If you are still not convinced of what the defining moments of the Seattle Sounders’ run to the MLS Cup were, just consult the masses.
Thousands of fans gathered at the victory parade after Seattle knocked off Toronto in a shootout to win its first Major League Soccer title last December.
And when a highlight video from the championship match played on the big screen at the Seattle Center, there came loud, distinct roars hailing the two biggest sequences, separated by a mere 45 minutes.
First, it was Stefan Frei’s miraculous save.
And then came Roman Torres’ deciding penalty kick.
“Yeah, really cool,” Sounders midfielder Cristian Roldan said. “There will probably never be another final like we had with Toronto, especially because of the two teams, the atmosphere and the circumstances.”
The regular-season rematch of the MLS Cup is Saturday at CenturyLink Field.
Given all the pressure Toronto’s forwards put on the Sounders’ defense in regulation and overtime, it is almost mind-boggling how the home team did not finally punch one in.
Toronto’s best chance came in extra time.
Tosaint Ricketts darted down the right sideline and sent in a cross in the Sounders’ penalty box.
Jozy Altidore, one of the best in controlling the air in the MLS, not only read Ricketts’ pass perfectly, he saw that Frei had moved back to the center of the goal to try and stop a shot.
“Jozy does really, really well to get up,” Frei said. “I tried to get set, tried to get into the middle as much as I could, because you don’t know if (the shot) is going left or right.”
Altidore looped a header back against the grain — a looping shot that had eyes for inside the right post.
It looked like a sure go-ahead goal.
Then Frei intervened. He shifted quickly back to his left, lifted up, arched his back and swatted the ball away with his left hand.
“It was a desperation save obviously,” Frei said. “I just tried to claw it out.”
Roldan said his view of Frei’s magnificent save was slightly blocked. The only thing that he saw was the goalkeeper’s hands up in the air.
“I thought it was a routine save because he made it look so easy,” Roldan said. “Then I saw the replay when we got back to the hotel by checking Twitter and seeing the highlights. That is when I found out it was probably the best save I have ever seen.”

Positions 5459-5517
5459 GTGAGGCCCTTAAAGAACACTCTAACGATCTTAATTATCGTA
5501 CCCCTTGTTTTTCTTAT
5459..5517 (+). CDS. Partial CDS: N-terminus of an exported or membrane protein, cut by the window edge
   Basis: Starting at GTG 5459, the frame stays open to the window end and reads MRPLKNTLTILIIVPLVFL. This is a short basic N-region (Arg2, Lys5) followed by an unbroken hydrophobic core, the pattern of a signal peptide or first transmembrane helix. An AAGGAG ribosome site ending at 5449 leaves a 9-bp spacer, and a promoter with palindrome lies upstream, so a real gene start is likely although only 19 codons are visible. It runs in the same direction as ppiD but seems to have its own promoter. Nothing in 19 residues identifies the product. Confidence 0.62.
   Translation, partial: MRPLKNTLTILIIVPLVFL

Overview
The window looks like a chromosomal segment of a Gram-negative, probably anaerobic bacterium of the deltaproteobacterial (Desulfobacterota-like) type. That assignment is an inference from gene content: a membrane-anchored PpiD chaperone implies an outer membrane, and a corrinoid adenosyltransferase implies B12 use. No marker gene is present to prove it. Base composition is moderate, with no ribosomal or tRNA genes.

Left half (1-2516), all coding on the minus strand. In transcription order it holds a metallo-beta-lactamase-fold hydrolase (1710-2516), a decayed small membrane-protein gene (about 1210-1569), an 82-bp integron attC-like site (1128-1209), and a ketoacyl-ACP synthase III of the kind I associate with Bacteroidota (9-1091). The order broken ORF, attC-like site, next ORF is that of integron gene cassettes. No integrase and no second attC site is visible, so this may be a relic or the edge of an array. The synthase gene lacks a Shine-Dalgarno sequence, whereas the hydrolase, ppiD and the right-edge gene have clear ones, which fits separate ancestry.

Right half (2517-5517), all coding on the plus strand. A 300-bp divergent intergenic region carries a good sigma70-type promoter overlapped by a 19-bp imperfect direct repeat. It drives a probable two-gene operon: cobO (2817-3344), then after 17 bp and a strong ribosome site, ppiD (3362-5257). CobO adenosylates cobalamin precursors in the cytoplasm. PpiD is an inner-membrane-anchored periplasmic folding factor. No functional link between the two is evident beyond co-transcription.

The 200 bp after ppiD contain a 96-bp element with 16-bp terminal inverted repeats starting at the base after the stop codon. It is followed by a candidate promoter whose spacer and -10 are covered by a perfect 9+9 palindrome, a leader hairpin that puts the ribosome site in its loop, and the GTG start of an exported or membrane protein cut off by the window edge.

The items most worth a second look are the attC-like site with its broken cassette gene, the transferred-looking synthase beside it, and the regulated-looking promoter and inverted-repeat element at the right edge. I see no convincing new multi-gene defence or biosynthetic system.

Many pundits label Frei’s save as the best in MLS Cup history, especially under the late-game circumstances.
Frei has watched the play a few times since last December. He has critiqued it, too. He has also heard some of the criticism.
“I got to the ball, and that was the most important thing,” Frei said. “I was also very happy with my feet there. I would have liked to get a stronger push off my left (leg) there. Some people argue I should have used my right hand, but I disagree actually, because if you reach the right arm over your head, it is hard to bend backward and push forward. My choice to go with the left (hand), which is my preferred hand, probably ended up working out.”
It ended up arguably being the best single play in Sounders history — one that will be recognized in a video tribute before kickoff Saturday.
TORRES’ QUICK KICK
Frei’s save only continued play. Somebody had to win it.
And this championship came down to a shootout in the below-freezing chill at BMO Field.
Both teams were up to the task, exchanging goals. Brad Evans, Andreas Ivanschitz, Joevin Jones and Nicolas Lodeiro all scored for Seattle.
But when Justin Morrow missed for Toronto to keep the scored tied at 4-4, up came center back Roman Torres, the burly, wild-haired Panamanian standout who had never tallied a goal in his career with the Sounders.
He put the ball down on the spot, took five steps back and waited for the referee to blow his whistle.
“As soon as ... the referee blew the whistle, I thought I would kick the ball right away,” Torres said. “I just wanted to get it over with.”
On Torres’ left, a bunch of Sounders stood huddled in anticipation. But they were not forced to wait for very long.
“He took it so fast,” Roldan said. “I couldn’t even think, to be honest. As soon as the ref blew the whistle, Roman was running.”
Torres took three short steps and unleashed a quick shot that Toronto goalkeeper Clint Irwin had no chance at. It was crushed — a line drive that tracked just below the crossbar.
As soon as it went in, Torres sprinted toward his teammates with his arms out.
“People recognize me because of the hair,” Torres said, “and then the last penalty that I was able to score and get the MLS Cup title for Seattle.”